Rather than asking how many emotions there are, it seems more appropriate to identify the primary emotions that headline particular clusters. Basic emotions are said to be those that are innate, general across people and particular events, are universally expressed, and have a distinct physiological response. Anger, fear, sadness, joy and love have been suggested as the five basic emotions, so if anger is a primary emotion then its family would include rage, irritation, resentment etc. (This is exactly what we attempted to do in our tutorial, as you can see by the piccies. Although it was easier said than done as each of us had our own 'personal interpretation' of which family some of the secondary emotions belonged to.)
The negative basic emotions of fear, anger, disgust and sadness allow us to respond to perceived threat and potential harm. Fear is the emotional reaction to physical and psychological danger and personal threats. Fear acts as a warning signal to motivate defense behaviours, support adaptive learning and activate coping. The most passionate and dangerous emotion is anger, derived from feeling something is not as it should be. Anger energies, strengthens and sensitizes, producing aggression, destruction and harm. Disgust triggers the aversive motivation that moves us away from undesirable or contaminated objects. The most negative emotion is sadness which stems from separation or failure, sadness motivates us to behave productively in ways that restore or improve the situation.
The positive basic emotions of joy and interest promote us to engage and persist in satisfying behaviours. Joy comes from experiencing desirable outcomes. It tells us that things are going well, encourages social interaction, helps form and strengthen relationships and counters the sting of the negative emotions. Interest is constant, it fluctuates by directing our attention to different activities. Interest drives exploration, creativity, learning and development.
Emotions are not experienced as often as we think, generally what we feel are emotional after-effects in the form of a lingering mood, termed positive or negative affect. There are 3 main identifiable differences between emotions and moods - antecedents, action specificity, and time course.
|Emotions are caused by significant events||The causes for moods are often unknown|
|Emotions influence and direct behaviour||Moods influence cognition and direct one's thoughts|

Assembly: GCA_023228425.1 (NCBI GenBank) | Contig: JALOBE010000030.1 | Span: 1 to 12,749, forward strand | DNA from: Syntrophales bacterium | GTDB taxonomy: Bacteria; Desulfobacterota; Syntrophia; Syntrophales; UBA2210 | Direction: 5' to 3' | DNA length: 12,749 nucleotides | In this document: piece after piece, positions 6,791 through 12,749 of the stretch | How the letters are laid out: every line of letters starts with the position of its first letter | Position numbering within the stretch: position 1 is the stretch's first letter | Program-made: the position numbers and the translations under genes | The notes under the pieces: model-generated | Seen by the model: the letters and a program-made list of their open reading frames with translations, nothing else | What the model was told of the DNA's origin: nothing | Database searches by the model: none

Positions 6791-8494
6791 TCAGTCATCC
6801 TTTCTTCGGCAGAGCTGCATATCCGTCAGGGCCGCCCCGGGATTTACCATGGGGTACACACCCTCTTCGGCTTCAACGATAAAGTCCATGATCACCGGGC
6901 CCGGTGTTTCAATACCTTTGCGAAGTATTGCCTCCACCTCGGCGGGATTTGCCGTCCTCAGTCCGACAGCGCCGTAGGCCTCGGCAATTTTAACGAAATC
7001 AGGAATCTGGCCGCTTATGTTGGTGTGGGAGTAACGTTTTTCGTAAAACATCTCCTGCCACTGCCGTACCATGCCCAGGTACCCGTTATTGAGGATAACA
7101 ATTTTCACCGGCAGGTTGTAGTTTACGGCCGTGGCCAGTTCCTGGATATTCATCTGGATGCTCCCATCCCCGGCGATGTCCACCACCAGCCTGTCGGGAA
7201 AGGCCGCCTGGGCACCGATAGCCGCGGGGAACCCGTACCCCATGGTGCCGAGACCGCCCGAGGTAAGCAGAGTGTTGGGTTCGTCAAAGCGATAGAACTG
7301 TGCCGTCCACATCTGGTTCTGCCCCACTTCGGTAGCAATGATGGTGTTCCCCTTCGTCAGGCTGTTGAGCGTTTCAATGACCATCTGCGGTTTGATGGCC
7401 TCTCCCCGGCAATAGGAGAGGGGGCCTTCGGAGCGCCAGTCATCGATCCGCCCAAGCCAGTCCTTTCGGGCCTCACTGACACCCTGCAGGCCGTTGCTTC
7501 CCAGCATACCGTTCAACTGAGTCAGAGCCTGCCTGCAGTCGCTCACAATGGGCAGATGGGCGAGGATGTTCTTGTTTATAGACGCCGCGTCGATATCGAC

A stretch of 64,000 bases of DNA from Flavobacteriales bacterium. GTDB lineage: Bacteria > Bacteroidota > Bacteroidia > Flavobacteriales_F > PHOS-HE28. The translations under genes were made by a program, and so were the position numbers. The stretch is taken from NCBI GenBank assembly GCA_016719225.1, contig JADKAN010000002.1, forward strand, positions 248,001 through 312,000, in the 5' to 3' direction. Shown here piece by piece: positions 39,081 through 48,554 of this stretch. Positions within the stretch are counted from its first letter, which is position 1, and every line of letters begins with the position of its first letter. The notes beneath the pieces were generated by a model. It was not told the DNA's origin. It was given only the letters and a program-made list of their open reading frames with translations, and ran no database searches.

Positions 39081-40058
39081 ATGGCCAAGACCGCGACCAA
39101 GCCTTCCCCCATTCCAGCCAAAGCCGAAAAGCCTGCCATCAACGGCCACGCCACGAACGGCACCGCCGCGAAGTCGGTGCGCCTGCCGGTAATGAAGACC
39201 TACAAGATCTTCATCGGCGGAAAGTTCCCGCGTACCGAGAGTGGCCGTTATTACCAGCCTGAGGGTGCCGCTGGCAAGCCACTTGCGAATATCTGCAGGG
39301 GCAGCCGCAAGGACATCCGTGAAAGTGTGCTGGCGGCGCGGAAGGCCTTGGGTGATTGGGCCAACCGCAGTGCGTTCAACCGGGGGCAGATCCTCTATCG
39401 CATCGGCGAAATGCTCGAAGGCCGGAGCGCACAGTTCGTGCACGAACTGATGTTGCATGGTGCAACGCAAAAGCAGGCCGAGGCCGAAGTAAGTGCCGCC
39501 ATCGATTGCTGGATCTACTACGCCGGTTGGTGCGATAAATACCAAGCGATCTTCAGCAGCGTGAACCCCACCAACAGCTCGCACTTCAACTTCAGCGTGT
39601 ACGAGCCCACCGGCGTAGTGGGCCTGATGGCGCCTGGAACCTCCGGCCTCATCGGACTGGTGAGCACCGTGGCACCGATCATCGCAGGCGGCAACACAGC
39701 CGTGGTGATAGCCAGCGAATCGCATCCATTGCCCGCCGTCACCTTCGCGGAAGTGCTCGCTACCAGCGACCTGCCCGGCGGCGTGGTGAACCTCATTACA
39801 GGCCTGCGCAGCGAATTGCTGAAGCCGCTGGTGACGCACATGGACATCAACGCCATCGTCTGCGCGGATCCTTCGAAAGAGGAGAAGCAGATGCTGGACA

|Emotions are short-lived and are triggered by momentary events||Moods last longer and stem from mental events that can last for hours or days|
Positive affect is not like the attention-grabbing immediacy of an emotional response. This is the more subtle, pleasant feeling that is triggered by a good event and underlies a good mood. People who feel good are more likely to act in ways that are social, helpful, generous, creative and efficient. Positive affect facilitates persistence, cooperation and intrinsic motivation, possibly by subtly influencing our thoughts, memories and judgements.
Additionally, this isn't from the text but I thought it was relevant so I'm adding it here. Alexithymia is a personality trait defined by: Difficulty identifying, describing and working with one's own emotions; lack of understanding of other peoples feelings; confusion of physical sensations often associated with emotions/arousal; restricted imagination; concrete, realistic, logical thinking, often to the exclusion of emotional responses to problems. In general, people with this trait are aware that they experience emotions, many will seek help for anxiety or depression, some even demonstrate chronic dysphoria or rage/crying outburts. But their emotions are poorly differentiated making it exceptionally difficult to distinguish and describe them. This results in a sense of emotional detachment, lack of intuition and empathy, and difficulty connecting with others. Alexithymia commonly occurs alongside other disorders such as autism spectrum disorders, posttraumatic stress disorder, eating disorders, depression, anxiety disorders, substance abuse, and is suggested to overlap with Aspergers Syndrome. People with this trait tend to have a limited experience of positive emotions and may dispel unspent emotional energy through impulsive or compulsive behaviours, possibly due to emotional dysregulation. You can test your level of alexithymia here. (And I'm soooooo not telling you what I scored!)